Make us your home page
Instagram

Today’s top headlines delivered to you daily.

(View our Privacy Policy)

North Korea closing in on nuclear missile, experts believe

WASHINGTON — Scientists and security experts studying North Korea's nuclear test on Tuesday believe the rogue nation is closing in on being able to place a nuclear weapon atop a missile and loft it at another country.

That, all believe, raised the stakes of the dangerous game the North Koreans have been playing for the past decade. Some experts believe the options in dealing with North Korea are now just two: a pre-emptive strike on North Korea's nuclear facilities or targeting any rocket or missile not long after it leaves the launch pad.

"What matters in these tests aren't the missiles or even the devices, it's the North Korean intent," said Stephen Long, an international security expert at the University of Richmond in Virginia. "These are just the latest moves in a long game North Korea is playing. It's an attempt to gain leverage."

Experts agree the most recent moves have been impressive. It was only 2002 when North Korea acknowledged a secret nuclear program and only 2006 when it had its first underground test.

As recently as April 2012, the North Koreans appeared to be continuing a pattern of failure in their rocket technology, as a barely disguised attempt at a long-range missile launch broke apart early. But if that test failed, their December test of the same style of missile, the Unha-3, was a success, a step toward developing something that someday could threaten American shores.

And then came Tuesday's nuclear test, in which the North Koreans claimed to have miniaturized their device — a key step toward being able to place a nuclear payload atop a rocket.

Philip Coyle III, a former associate director for national security in the White House Office of Science and Technology, said that while concerns have ebbed and flowed about the nuclear ambitions of North Korea, "It's not too early now to worry about it."

Unlike Iran, which the United States accuses of working to develop a nuclear weapons capability, North Korea "already has it." The thinking in defense circles, he said, is becoming "you wouldn't want to wait until they launched to deal with this problem."

David Albright, a former U.N. nuclear weapons inspector who heads the Institute for Science and International Security, a Washington policy institute, said that even before the test, he had assessed that North Korea could develop a warhead for its No-Dong rocket, a ballistic missile with a range of 800 miles, which puts Japan within its range.

North Korea closing in on nuclear missile, experts believe 02/12/13 [Last modified: Tuesday, February 12, 2013 10:33pm]
Photo reprints | Article reprints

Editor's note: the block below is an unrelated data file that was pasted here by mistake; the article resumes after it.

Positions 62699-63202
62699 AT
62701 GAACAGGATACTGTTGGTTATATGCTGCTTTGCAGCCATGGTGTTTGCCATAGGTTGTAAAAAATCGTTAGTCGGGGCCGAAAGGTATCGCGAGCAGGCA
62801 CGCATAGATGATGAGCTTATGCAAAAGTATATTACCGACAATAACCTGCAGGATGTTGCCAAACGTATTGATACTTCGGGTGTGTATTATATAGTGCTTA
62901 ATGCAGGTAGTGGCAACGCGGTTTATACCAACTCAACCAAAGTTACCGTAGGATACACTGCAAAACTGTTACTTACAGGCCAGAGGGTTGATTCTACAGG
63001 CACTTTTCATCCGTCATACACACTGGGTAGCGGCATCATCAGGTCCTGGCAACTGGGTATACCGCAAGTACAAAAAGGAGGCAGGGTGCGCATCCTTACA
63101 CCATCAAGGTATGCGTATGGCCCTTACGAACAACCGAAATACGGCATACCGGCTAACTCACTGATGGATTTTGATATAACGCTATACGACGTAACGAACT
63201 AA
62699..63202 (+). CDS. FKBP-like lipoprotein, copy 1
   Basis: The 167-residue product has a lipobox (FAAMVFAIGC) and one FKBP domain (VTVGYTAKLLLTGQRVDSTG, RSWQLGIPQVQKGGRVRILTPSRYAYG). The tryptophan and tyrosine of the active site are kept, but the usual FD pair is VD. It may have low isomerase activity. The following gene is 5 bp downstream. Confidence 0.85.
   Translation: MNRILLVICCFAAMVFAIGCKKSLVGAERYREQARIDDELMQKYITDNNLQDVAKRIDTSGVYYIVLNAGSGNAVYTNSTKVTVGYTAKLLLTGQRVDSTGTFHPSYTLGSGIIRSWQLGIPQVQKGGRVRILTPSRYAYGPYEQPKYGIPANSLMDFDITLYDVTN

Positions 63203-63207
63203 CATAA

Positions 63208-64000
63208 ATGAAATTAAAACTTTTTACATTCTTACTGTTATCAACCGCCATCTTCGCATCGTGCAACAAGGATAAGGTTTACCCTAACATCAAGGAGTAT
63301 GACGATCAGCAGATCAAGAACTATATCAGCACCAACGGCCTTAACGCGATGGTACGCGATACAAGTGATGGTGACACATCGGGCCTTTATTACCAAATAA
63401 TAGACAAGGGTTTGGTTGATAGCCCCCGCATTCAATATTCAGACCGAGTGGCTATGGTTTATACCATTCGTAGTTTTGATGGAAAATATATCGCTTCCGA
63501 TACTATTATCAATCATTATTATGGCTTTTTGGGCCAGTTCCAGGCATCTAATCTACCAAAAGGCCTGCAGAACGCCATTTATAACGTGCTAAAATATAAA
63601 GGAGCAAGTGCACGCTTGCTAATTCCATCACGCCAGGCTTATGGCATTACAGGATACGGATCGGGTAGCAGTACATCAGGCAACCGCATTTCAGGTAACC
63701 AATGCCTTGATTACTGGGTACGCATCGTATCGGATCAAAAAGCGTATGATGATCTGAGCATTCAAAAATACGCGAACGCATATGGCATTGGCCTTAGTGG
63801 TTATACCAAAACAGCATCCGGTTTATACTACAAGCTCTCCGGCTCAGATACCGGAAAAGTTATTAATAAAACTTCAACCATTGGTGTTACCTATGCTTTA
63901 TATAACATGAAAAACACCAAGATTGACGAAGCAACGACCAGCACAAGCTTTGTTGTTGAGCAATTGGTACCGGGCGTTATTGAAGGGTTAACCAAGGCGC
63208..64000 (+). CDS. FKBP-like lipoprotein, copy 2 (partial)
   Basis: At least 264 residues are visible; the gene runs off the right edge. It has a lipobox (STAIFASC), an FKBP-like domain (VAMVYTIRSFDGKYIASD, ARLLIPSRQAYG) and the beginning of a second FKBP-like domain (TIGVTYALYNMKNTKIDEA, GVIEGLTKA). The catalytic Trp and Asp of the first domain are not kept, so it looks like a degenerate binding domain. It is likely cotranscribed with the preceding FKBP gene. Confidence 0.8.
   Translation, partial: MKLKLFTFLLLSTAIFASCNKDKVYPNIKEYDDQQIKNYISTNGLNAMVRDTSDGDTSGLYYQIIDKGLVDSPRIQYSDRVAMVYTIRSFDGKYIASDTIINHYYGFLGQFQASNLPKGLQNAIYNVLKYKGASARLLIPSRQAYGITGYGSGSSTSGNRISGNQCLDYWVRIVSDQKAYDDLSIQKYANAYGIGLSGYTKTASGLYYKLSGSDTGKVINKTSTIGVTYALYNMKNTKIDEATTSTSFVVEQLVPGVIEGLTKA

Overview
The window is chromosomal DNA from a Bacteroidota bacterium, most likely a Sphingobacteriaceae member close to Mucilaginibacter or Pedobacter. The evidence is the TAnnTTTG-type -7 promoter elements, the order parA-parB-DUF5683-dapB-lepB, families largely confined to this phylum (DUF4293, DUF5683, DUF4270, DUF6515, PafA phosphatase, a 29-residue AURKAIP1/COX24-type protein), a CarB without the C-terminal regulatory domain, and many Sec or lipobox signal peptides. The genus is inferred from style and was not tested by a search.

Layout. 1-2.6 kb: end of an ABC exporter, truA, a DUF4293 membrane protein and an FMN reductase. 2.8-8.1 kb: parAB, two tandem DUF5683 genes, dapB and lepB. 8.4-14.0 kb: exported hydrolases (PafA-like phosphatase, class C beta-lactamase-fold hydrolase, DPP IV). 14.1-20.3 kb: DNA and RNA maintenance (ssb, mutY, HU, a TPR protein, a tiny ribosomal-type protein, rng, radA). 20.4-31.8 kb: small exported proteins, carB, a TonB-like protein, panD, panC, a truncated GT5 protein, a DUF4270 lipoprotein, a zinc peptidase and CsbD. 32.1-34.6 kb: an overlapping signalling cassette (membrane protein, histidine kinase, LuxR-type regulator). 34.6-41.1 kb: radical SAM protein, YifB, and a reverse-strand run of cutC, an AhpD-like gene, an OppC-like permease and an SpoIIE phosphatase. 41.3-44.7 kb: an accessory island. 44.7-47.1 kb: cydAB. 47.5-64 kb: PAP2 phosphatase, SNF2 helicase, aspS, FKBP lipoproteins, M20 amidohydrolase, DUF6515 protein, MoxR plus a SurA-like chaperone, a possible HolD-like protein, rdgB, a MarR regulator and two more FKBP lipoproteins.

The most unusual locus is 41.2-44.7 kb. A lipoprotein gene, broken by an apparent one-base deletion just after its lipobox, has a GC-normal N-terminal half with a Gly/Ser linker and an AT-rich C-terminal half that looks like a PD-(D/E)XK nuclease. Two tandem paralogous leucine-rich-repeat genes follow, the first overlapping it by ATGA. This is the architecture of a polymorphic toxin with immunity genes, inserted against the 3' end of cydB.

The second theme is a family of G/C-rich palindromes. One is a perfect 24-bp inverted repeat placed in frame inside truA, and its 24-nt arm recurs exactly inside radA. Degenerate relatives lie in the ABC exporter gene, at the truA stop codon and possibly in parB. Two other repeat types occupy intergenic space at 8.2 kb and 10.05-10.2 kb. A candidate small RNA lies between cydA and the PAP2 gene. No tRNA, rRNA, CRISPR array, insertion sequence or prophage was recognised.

Copyright: For copyright information, please check with the distributor of this item, Tribune News Service.
    

Join the discussion: Click to view comments, add yours

Loading...
  1. U.S. general lays out Niger attack details; questions remain (w/video)

    War

    WASHINGTON — The U.S. Special Forces unit ambushed by Islamic militants in Niger didn't call for help until an hour into their first contact with the enemy, the top U.S. general said Monday, as he tried to clear up some of the murky details of the assault that killed four American troops and has triggered a nasty …

    Gen. Joseph Dunford said much is still unclear about the ambush.
  2. Trump awards Medal of Honor to Vietnam-era Army medic (w/video)

    Military

    WASHINGTON — President Donald Trump on Monday turned a Medal of Honor ceremony for a Vietnam-era Army medic who risked his life to help wounded comrades into a mini homework tutorial for the boy and girl who came to watch their grandfather be enshrined "into the history of our nation."

    WASHINGTON, DC - OCTOBER 23:  Retired U.S. Army Capt. Gary Rose (L) receives a standing ovation after being awarded the Medal of Honor by U.S. President Donald Trump during a ceremony in the East Room of the White House October 23, 2017 in Washington, DC. Rose, 69, is being recognized for risking his life while serving as a medic with the 5th Special Force Group and the Military Assistance Command Studies and Observations Group during ‘Operation Tailwind’ in September 1970. Ignoring his own injuries, Rose helped treat 50 soldiers over four days when his unit joined local fighters to attack North Vietnamese forces in Laos - officially off limits for combat at the time.  (Photo by Chip Somodevilla/Getty Images) 775062921
  3. Long day of diplomacy: Tillerson visits Afghanistan, Iraq

    Military

    BAGHDAD — Far from the Washington murmurs about his future, U.S. Secretary of State Rex Tillerson traveled to two of America's enduring war zones Monday, prodding leaders in Afghanistan and Iraq to reach out to longtime rivals.

    Secretary of State Rex Tillerson, center, speaks Monday at Bagram Air Field, Afghanistan, accompanied by Gen. John Nicholson, left, and Special Charge d’Affaires Amb. Hugo Llorens.
  4. Head-on crash kills Wesley Chapel teacher and Zephyrhills man

    Accidents

    TAMPA — Two men, including a high school math teacher, were killed Monday in a head-on crash on Morris Bridge Road, deputies said.

    Shackelford
  5. Pinellas sees slight increase in black and first-year teachers

    Blogs

    A year after the Pinellas County school district was chastised in a state report for clustering inexperienced teachers in the state's most struggling schools, the district has reported a first look at its teacher corps.

    The Pinellas County school district has taken a first look at first-year teachers in struggling schools and minority hiring, both of which ticked slightly upward.